How to get a cutlist from your SketchUp model
A cutlist isn't that difficult to create by hand, but if you're modeling your projects in SketchUp, there's a far easier way
You’ve probably already discovered that SketchUp is a great tool for designing your project. You can sketch out your ideas to get a good feel for how they will look making it easy for you and your client to get on the same page with a design. Once you have the model drawn, though, what next? Well, after you’ve drawn the model, and have the visible details worked out, you can add the joinery and other bits to the model to create a plan to take to the shop. Typically I find that I don’t need a formal plan for myself, although it’s certainly possible to make one. I use SketchUp and LayOut to make the digital and printed plans for many of the projects featured in Fine Woodworking Magazine. For my own use, a few images exported from the SketchUp file usually suffice. It is handy, though, to have a cutlist so I have the overall sizes of the parts at hand as well as a shopping list when I go to the store for parts.
Now, a cutlist isn’t that difficult to create by hand. I know a woodworker and SketchUp user who would draw his project and then sit down with the Tape Measure tool, paper, and pencil and make up his cutlist. There’s a better way, of course. When I showed him he was amazed.
There are a number of extensions for SketchUp that will create cutlists. I’ve tried a few of them and found they all do what they do quite well. Many of them seem like they are aimed more at the kitchen and bath cabinet makers. The one I prefer is simply called CutList. As with all of them, CutList generates the list based on the dimensions of the bounding boxes of the components and groups in your model. It does ignore ungrouped geometry so you need to consider that. I advocate using components for a long list of reasons. In regards to creating a cutlist, there are two primary benefits of components. First, you are prompted to name them as you create them. That makes it easier to know which part’s dimensions you’re looking at. If all the parts are named ‘Group’, it’s hard to know which is which. (You can go back and rename groups after creation if you wish but it takes extra steps.) Another benefit to components as related to the cutlist is that you can change the axes to align them to angled parts. You’ll see how that comes into play in the video.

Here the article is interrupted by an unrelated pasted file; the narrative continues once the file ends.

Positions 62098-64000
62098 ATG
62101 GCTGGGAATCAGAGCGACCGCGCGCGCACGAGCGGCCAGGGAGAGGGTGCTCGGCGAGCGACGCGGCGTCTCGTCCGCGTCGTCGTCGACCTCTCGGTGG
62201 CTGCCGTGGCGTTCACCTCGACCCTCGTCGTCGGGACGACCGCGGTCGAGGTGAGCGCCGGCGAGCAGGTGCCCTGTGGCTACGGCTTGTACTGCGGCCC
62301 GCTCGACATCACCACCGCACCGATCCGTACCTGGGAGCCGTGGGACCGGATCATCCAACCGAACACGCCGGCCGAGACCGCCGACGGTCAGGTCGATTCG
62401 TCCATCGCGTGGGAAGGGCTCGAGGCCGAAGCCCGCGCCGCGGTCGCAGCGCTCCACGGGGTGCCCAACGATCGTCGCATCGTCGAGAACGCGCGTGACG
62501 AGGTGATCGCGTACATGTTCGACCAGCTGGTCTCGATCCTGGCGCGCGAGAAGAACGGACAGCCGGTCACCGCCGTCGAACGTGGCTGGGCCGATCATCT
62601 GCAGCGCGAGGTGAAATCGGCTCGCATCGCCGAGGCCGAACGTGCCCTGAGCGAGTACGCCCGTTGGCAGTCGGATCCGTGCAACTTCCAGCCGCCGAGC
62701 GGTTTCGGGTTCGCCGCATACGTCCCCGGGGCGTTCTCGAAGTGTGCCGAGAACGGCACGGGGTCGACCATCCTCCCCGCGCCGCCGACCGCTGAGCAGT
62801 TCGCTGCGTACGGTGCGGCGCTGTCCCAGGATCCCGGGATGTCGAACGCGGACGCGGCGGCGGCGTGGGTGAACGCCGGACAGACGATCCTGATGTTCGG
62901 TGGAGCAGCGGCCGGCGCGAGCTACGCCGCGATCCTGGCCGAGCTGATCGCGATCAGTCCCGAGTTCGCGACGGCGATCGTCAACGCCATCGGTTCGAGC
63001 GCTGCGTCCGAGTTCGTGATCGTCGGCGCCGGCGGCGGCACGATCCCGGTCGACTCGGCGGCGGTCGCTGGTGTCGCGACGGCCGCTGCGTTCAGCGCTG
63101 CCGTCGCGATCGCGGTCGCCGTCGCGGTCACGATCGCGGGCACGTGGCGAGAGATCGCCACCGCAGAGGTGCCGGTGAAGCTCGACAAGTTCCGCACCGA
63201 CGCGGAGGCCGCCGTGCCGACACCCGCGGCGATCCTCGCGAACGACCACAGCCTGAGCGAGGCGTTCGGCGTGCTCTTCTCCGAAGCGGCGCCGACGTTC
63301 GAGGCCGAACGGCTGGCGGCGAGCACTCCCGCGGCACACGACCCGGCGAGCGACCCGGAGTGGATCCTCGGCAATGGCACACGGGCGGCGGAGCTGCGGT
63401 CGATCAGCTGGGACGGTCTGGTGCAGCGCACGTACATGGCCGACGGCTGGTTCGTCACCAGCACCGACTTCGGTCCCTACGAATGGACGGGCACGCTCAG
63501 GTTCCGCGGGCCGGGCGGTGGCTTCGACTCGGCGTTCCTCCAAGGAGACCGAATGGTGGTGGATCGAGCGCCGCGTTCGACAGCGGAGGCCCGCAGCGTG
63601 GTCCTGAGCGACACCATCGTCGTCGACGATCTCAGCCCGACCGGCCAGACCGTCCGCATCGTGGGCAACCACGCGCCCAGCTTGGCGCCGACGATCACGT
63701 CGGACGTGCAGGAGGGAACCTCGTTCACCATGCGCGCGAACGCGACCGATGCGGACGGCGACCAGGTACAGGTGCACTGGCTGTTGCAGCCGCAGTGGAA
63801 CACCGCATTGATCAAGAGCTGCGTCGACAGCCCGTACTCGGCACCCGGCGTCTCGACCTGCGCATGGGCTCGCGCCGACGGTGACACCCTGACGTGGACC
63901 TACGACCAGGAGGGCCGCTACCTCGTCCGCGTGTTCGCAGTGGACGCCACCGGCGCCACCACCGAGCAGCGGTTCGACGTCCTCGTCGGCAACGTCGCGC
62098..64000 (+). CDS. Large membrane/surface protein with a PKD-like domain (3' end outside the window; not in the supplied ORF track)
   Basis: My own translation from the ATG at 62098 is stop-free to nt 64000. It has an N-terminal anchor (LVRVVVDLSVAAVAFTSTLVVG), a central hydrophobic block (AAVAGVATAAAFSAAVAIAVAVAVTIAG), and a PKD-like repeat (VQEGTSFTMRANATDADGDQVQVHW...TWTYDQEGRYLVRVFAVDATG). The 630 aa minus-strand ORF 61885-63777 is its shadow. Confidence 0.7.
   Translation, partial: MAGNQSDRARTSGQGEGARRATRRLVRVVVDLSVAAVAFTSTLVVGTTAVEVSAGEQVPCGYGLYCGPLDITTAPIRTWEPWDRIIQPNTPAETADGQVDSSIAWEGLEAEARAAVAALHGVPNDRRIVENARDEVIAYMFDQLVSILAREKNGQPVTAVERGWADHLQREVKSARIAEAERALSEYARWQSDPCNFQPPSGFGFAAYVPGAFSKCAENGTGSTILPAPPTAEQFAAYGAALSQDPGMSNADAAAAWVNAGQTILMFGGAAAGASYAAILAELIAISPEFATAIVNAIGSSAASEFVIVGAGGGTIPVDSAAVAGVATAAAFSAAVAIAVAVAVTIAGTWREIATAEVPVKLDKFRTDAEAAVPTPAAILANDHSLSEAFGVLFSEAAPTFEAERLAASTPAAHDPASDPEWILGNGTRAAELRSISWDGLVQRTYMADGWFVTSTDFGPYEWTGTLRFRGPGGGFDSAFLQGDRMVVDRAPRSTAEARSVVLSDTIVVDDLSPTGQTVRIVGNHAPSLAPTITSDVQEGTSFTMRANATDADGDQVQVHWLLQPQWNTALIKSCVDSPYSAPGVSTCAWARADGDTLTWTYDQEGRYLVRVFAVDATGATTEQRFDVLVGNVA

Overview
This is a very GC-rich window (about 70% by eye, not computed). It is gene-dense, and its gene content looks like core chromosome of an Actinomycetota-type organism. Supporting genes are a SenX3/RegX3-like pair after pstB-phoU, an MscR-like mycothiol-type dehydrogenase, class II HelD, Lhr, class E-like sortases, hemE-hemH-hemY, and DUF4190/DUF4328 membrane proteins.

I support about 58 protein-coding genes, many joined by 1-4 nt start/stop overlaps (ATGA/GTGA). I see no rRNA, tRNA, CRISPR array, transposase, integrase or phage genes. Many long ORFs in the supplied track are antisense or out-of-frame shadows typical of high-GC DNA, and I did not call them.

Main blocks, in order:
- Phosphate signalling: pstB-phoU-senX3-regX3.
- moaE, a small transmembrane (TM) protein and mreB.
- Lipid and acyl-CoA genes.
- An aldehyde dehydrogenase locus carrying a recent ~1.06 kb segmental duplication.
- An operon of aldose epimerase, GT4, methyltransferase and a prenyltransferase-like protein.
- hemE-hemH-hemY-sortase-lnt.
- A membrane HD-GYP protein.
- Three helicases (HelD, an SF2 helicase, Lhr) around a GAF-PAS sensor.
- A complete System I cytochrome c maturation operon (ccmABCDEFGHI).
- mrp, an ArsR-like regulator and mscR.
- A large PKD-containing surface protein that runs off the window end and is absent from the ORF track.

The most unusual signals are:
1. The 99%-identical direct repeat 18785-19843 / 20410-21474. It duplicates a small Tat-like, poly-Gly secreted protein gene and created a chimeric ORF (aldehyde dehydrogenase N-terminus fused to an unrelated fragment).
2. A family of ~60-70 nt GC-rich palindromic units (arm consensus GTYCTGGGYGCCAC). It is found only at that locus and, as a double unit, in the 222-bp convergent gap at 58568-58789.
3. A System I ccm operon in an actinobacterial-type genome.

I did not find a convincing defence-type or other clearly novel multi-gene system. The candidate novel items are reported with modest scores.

Of course, you’ll want to have detailed your model and drawn it accurately. Since the cutlist shows the overall dimensions of the parts in your project, you’ll need to include details such as tenons and dovetails. Negative spaces such as mortises and the spaces between the dovetail pins don’t come into play with the cutlist so you can include them or not as you desire. Remember, this is a computer program and GIGO(garbage in, garbage out) applies. The more precisely you create your model, the more accurate your cutlist will be.
I used this model of a colonial stand up desk as an example in the video. As you can see in the X-ray view, all the wooden parts are fully detailed with tenons, dovetails, and so on.
CutList was written by Steve Racz and is freely available in the Extension Warehouse. Access the Extension Warehouse directly from SketchUp and install it automatically. After you’ve installed it you’ll want to do a little bit of setup to customize it for your use. The first window of the user interface looks like this. There are sections for selecting the things you want to show in the output and determining how they look. The text boxes after ‘Part Words’ and ‘Sheet Material Words’ are for words you’ve used in your component definition names that help the extension sort the components into the right sections of the list. You can add words to these windows as I’ve done in the following image. If your components don’t include words from either of these lists, they are assumed to be solid wood. After you make any changes to the settings, you can save them so you don’t have to make those changes again. The question marks in the blue circles are help buttons. Click on the button and a window opens to give you some information about the settings in that line.
Under the Layout tab you’ll find more settings which are useful for determining how the extension deals with the solid wood and sheet material components in the model for the layout output. These settings have no impact on the cutlist, though.
When you click Run, the extension will process through the model and generate the parts layouts as well as the cutlist. The processing should be nearly instantaneous. When I create a model for a plan, I actually have several copies of the parts in the model space so I select just the assembled model before running the cutlist so I don’t get multiples of the parts in the list.
The first part of the layout looks like this:
And the first part of the cutlist looks like this:
I also find the cutlist to be useful for identifying potential errors in the model. I find it best to set model precision as high as it will go for the units I’m using. When I’m working in Fractional units, I set Precision to 1/64 in. I wouldn’t ever intentionally draw parts to 64ths so I wouldn’t expect to see 64ths in my cutlist. If I do, that raises a red flag for me. As you can see in the screen shot of the cutlist, the front legs show as ~28-39/64″ long. Both the tilde and the 64 catch my attention. In this case, the top of the leg is cut to match the angle of the top so this dimension has a reasonable explanation. Using the 64th-in. precision helps to avoid round errors, too.
So take a look at the video. Hopefully you’ll get a better feel for how this useful extension can work for you.
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